A little more than a month after toppling the Western-backed government in Kabul, Afghanistan’s new Taliban rulers are facing internal enemies who have adopted many of the tactics of urban warfare that marked their own successful guerrilla campaign.
A deadly attack on Kabul airport last month and a series of bomb blasts in the eastern city of Jalalabad, all claimed by the local affiliate of Islamic State, have underlined the threat to stability from violent terrorist groups who remain unreconciled to the Taliban.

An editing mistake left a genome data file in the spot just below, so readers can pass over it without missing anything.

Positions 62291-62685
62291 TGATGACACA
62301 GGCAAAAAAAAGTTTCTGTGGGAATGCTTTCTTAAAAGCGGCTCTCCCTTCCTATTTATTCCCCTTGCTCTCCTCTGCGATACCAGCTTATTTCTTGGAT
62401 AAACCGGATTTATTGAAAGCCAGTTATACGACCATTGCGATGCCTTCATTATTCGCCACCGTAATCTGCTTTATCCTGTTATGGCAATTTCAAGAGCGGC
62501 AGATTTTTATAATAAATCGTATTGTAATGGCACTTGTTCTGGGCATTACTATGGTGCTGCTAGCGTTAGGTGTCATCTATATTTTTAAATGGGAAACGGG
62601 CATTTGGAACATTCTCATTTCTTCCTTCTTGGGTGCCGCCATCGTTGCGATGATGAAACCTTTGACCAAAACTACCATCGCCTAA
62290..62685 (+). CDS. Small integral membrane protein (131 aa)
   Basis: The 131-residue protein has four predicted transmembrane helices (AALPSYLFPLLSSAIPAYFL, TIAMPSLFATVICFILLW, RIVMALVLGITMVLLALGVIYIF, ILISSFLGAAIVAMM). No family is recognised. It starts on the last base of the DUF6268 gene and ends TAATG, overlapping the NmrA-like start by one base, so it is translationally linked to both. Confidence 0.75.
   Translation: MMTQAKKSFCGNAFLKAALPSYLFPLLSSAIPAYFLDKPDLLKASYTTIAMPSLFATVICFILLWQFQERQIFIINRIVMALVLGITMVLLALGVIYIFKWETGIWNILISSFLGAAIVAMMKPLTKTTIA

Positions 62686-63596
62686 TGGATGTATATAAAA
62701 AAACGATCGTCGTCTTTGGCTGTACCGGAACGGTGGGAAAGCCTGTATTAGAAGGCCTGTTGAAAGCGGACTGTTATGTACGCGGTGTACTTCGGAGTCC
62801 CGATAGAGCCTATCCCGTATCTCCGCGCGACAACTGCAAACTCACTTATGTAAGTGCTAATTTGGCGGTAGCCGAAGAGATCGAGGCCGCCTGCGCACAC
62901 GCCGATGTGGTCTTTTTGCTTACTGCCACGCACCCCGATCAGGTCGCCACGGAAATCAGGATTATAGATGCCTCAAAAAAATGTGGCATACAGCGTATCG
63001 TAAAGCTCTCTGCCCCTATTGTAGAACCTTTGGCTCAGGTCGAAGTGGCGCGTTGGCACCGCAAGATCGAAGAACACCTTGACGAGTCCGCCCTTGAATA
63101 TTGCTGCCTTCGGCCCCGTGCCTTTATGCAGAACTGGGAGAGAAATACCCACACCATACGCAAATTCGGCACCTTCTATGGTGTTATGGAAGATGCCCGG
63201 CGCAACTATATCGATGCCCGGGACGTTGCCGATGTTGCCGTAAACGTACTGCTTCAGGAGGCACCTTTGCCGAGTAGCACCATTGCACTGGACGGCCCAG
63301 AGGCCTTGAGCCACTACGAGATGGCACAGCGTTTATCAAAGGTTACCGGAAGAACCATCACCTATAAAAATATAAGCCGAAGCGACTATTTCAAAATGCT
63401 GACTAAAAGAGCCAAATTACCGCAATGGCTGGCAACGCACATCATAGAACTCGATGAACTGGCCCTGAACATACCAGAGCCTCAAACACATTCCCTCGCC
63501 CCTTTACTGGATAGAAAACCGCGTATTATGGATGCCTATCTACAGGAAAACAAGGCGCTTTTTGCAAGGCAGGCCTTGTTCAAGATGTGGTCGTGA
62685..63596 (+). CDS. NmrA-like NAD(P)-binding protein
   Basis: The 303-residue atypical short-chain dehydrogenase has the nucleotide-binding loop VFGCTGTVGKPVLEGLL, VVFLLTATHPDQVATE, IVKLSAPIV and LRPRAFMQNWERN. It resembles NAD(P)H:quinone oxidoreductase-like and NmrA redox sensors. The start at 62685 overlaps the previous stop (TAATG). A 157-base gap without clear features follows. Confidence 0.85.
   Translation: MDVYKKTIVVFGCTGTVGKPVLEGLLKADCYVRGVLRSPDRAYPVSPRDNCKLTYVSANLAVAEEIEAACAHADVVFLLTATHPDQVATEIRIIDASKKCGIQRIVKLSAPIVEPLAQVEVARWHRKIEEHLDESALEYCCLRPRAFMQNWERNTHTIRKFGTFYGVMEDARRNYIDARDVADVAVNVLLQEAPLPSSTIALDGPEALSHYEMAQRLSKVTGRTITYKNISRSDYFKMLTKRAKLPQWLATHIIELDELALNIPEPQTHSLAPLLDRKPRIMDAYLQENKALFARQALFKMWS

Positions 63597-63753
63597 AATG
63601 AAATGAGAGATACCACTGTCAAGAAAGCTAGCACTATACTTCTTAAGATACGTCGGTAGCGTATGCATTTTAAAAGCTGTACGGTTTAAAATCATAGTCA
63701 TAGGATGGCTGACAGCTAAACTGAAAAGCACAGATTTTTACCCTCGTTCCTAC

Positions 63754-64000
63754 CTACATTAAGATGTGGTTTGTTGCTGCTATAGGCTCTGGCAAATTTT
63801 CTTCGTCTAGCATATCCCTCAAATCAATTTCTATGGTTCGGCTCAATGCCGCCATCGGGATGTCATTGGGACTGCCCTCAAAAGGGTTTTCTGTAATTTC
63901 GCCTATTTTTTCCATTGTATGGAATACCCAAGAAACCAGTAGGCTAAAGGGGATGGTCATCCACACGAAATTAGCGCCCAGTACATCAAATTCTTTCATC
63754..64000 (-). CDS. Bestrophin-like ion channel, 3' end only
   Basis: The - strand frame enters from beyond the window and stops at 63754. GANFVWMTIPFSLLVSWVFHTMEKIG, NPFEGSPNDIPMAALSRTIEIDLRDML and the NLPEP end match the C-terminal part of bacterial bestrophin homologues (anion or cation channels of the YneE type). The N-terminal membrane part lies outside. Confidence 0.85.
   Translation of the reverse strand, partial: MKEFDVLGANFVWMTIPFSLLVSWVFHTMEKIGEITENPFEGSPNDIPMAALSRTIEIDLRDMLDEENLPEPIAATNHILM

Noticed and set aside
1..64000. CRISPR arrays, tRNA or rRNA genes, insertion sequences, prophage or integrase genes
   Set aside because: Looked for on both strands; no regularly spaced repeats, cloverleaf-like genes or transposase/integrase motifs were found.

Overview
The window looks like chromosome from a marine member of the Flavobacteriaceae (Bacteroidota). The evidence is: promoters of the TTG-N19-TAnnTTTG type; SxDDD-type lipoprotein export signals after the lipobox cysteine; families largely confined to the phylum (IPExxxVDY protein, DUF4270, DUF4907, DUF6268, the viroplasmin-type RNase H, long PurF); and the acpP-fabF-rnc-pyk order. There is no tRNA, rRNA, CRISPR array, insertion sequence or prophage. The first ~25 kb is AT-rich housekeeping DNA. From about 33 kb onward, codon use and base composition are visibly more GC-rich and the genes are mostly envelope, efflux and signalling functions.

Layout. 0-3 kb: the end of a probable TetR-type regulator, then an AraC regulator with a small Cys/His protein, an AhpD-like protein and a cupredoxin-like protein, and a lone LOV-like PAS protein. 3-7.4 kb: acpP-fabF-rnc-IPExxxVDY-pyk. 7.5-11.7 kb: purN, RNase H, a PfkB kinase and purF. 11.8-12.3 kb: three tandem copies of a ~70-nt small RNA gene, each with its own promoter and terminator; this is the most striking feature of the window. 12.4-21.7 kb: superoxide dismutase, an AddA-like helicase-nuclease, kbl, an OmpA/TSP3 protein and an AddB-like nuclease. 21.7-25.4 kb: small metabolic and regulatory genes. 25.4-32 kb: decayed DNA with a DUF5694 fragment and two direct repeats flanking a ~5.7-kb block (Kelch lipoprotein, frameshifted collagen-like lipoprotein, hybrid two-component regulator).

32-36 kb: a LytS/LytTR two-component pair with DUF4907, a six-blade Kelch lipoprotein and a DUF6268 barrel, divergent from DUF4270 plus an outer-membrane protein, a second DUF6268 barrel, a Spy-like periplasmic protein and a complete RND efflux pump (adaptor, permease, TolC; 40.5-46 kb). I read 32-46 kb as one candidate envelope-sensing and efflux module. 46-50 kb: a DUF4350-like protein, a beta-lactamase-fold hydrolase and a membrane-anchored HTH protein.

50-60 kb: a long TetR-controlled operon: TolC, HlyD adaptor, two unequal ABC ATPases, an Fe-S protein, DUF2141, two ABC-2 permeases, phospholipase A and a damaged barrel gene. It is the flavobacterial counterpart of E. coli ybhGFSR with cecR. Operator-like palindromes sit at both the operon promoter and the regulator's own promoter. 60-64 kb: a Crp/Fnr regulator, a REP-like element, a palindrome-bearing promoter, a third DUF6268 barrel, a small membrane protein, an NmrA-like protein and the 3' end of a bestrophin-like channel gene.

While the movement’s spokesman Zabihullah Mujahid has downplayed the threat, saying this week that Islamic State had no effective presence in Afghanistan, commanders on the ground do not dismiss the threat so lightly.
Two members of the movement’s intelligence services who investigated some of the recent attacks in Jalalabad said the tactics showed the group remained a danger, even if it did not have enough fighters and resources to seize territory.
Using sticky bombs – magnetic bombs usually stuck to the underside of cars – the attacks targeted Taliban members in exactly the same way the Taliban itself used to hit officials and civil society figures to destabilize the former government.